Dynamic Programming with C# 4.0

Yesterday Joe Mayo talked to the South Colorado .NET User Group about the new features of C# 4.0.  The most interesting change is the addition of the “dynamic” datatype.  This datatype allows developers to declare a variable that is not actually typed until runtime.  This is different than the “var” keyword which actually types the variable using the return value from the right side of the equals sign.  Let’s take a look at a quick example:

   1: private void Main()
   2:         {
   3:             Dog thisDog = new Dog();
   4:             AnimalSpeak(thisDog);
   6:             Cat thisCat = new Cat();
   7:             AnimalSpeak(thisCat);
   9:             Frog thisFrog = new Frog();
  10:             AnimalSpeak(thisFrog);
  12:             Bird thisBird = new Bird();
  13:             AnimalSpeak(thisBird);
  14:         }
  16:         private void AnimalSpeak(dynamic Animal)
  17:         {
  18:             Animal.Speak();
  19:         }
Notice on line 16 the parameter uses the dynamic datatype.  This allows us pass in any object and try to call the Speak method.  Also take notice we are not using an interface to ensure there is a Speak method on the object.  So, we lose the benefits of strong typing and if the object passed in does not contain a Speak method we get a run time error. 

The dynamic datatype is very powerful, especially when it comes to dealing with COM interop.  It also will aid test driven development (TDD) by allowing developers to write unit tests without worrying about the actual implementation of the objects they are testing until after the tests are written.  Again very powerful.

However, with great power comes great responsibility.

I feel that there are a couple issues with dynamic programming.  It seams we have come full circle with .NET.  I remember when .NET first came out and everyone was promoting type safety as a huge benefit.  Now with dynamic programming we can bypass type safety and just wing it. One problem I have with this is that the errors are runtime errors.  So, for example lets say we are accessing a COM object dynamically.  In our dev environment we have a the new version of the COM object that supports some new functionality we are using.  If we move the application to test or prod and forget to upgrade the COM object, the application may start and run without a problem but will bomb at runtime whenever a user tries to access that one section of our app that is using the new functionality.  To me this puts too much emphasis on QA testing when the application still compiles but may bomb at runtime.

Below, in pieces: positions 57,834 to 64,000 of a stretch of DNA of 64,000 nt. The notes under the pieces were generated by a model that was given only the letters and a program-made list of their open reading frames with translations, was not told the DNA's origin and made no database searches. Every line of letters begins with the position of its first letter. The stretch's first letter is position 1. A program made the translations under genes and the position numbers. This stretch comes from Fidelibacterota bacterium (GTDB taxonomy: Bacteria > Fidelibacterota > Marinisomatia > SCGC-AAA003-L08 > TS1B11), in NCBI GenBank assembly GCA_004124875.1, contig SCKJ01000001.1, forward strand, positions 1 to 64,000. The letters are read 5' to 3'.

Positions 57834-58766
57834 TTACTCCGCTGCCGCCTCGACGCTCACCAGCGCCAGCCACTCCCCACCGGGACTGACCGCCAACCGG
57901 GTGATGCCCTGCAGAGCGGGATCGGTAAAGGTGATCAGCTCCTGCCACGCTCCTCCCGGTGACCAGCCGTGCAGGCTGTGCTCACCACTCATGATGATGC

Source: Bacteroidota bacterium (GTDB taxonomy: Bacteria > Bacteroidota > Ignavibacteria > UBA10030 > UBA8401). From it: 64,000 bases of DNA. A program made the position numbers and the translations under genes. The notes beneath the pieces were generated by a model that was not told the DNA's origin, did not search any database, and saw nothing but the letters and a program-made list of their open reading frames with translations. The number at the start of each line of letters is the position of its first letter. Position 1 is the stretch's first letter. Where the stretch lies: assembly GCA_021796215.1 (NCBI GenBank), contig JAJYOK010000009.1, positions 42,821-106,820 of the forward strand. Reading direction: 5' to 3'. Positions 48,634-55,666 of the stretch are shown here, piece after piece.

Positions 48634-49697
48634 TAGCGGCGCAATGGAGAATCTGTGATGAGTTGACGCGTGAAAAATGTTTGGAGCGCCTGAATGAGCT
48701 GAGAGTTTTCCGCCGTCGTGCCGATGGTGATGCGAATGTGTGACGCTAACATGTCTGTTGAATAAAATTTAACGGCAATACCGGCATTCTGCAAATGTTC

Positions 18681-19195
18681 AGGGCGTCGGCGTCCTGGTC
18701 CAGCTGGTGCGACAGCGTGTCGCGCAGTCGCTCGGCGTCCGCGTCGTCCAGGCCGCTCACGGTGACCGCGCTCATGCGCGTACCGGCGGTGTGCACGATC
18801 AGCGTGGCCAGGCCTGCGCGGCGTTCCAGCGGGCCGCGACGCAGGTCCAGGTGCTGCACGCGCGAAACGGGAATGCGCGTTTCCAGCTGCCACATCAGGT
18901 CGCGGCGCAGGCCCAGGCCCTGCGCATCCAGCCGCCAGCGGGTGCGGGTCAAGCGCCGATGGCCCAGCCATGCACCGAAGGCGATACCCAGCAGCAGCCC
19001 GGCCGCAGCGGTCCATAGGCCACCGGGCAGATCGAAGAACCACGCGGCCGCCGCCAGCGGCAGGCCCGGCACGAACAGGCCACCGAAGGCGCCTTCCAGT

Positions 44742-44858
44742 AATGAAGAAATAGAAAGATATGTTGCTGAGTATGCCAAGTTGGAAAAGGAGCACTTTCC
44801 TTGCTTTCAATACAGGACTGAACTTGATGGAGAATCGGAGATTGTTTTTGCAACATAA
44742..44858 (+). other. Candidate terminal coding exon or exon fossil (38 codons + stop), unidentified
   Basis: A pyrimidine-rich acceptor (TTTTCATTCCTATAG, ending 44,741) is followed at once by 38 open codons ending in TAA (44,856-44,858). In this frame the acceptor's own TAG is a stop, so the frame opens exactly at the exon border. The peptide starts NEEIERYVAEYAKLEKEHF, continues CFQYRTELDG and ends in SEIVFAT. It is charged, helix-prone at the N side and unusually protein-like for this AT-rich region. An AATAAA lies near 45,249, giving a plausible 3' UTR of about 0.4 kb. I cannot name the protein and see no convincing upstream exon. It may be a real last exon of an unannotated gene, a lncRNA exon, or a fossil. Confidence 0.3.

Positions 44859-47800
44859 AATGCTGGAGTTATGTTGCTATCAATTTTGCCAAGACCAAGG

Another disadvantage of dynamic programming is the lack of intellisense.  If you declare the variable as dynamic then intellisense will not work.  Again, this opens up the issue of misspelling some of the properties or methods that will not get caught until runtime.  I really like intellisense so I will not use dynamic unless it is the last option.

My fear is that many developers will get lazy with dynamic programming and use it in the wrong situations.  Using it as a replacement for using interfaces or good old fashion reflection may cause more runtime issues that slip past testing and hit production users.  Some developers may see that as job security.  I see it as a sure fire way to lose customers.

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  1. Anonymous Says:

    What you seem to be worried about is bad programmers. If they are bad then they shouldn't be programming.

    Dynamic variables has their place like anything else. If sloppy programmers use them in the wrong way then that's for their bosses to worry about.

    If you give a programmer a hammer and he hits his thumb, doesn't mean hammers are not useful.